For the patient who has been traumatically sexually abused, the PTSD trauma is sexual.  For the PTSD patient who was not sexually abused, the trauma may be the "therapy," i.e., a treatment that is much more educational and programming than a therapeutic process.  I refer to this as "therapy" trauma.  And there are patients — especially children subjected to interrogations by police, "validators," lawyers, prosecutors, judges, juries, psychiatrists, psychologists, social workers, and self-styled "therapists" — who may also develop a wide variety of symptoms derived from this trauma, symptoms that may warrant a PTSD diagnosis, a sexual diagnosis, and/or a wide variety of other diagnoses.  I refer to this as legal process trauma, because for these people the trauma is not sexual but the legal process.

In order to differentiate between predisclosure and postdisclosure symptoms, the evaluator should trace carefully the evolution of the sex-abuse accusation.  Such inquiry should be conducted not only with the alleged victim, but the accuser as well.  For children, this will usually involve the alleged child victim and the accusing adult, most often a parent.  When the accuser and the victim are the same person, such as is seen in situations of belated sexual abuse accusations, then only one person need be interviewed.  In all cases, however, when it is possible to interview the accuser and the accused together, such interviews should be conducted.  Obviously, this is not always possible, especially in criminal cases when such interviews are rarely permitted.  In civil cases, however, especially child-custody disputes, examiners should conduct such interviews.  After all, the two parties are generally still husband and wife (or ex-husband and ex-wife).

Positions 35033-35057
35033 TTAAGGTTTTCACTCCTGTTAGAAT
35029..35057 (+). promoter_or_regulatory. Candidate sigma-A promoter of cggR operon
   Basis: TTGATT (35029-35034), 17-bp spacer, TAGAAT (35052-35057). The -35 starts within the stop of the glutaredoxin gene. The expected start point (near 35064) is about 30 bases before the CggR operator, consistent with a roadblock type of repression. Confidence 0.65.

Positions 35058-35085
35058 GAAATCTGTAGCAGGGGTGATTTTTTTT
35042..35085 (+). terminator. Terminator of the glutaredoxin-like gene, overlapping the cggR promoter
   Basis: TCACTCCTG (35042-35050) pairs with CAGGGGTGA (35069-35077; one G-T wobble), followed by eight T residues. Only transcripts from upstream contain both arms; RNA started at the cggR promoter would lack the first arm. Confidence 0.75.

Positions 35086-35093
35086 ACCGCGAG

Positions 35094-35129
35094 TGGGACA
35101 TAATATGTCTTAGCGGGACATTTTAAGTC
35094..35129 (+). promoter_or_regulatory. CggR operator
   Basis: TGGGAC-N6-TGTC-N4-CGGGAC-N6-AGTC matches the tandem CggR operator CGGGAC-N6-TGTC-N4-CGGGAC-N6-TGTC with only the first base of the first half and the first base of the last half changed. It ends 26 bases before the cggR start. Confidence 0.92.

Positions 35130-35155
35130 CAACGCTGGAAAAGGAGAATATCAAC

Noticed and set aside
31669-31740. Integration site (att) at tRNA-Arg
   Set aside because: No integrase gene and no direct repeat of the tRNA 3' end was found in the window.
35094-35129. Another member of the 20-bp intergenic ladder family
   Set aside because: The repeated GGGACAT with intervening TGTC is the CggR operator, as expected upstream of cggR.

The examiner does well in such an inquiry to begin by asking the accuser a question such as, "I would like you to think back and tell me exactly when was the first time that you thought that you (your child) had been sexually abused."  This question might be followed by: "Exactly what happened then that made you think that sexual abuse had taken place?"  The presence of the accused party at that point can often be helpful in such an inquiry.  Differences of opinion can be addressed simultaneously in order to increase the likelihood that the examiner will get as valid a picture as possible of what actually happened.  Then, the examiner should proceed with questions such as: "And what was the next thing that happened?"  Particular focus should be given to the day of the alleged victim's disclosure and the nature of the interviews conducted.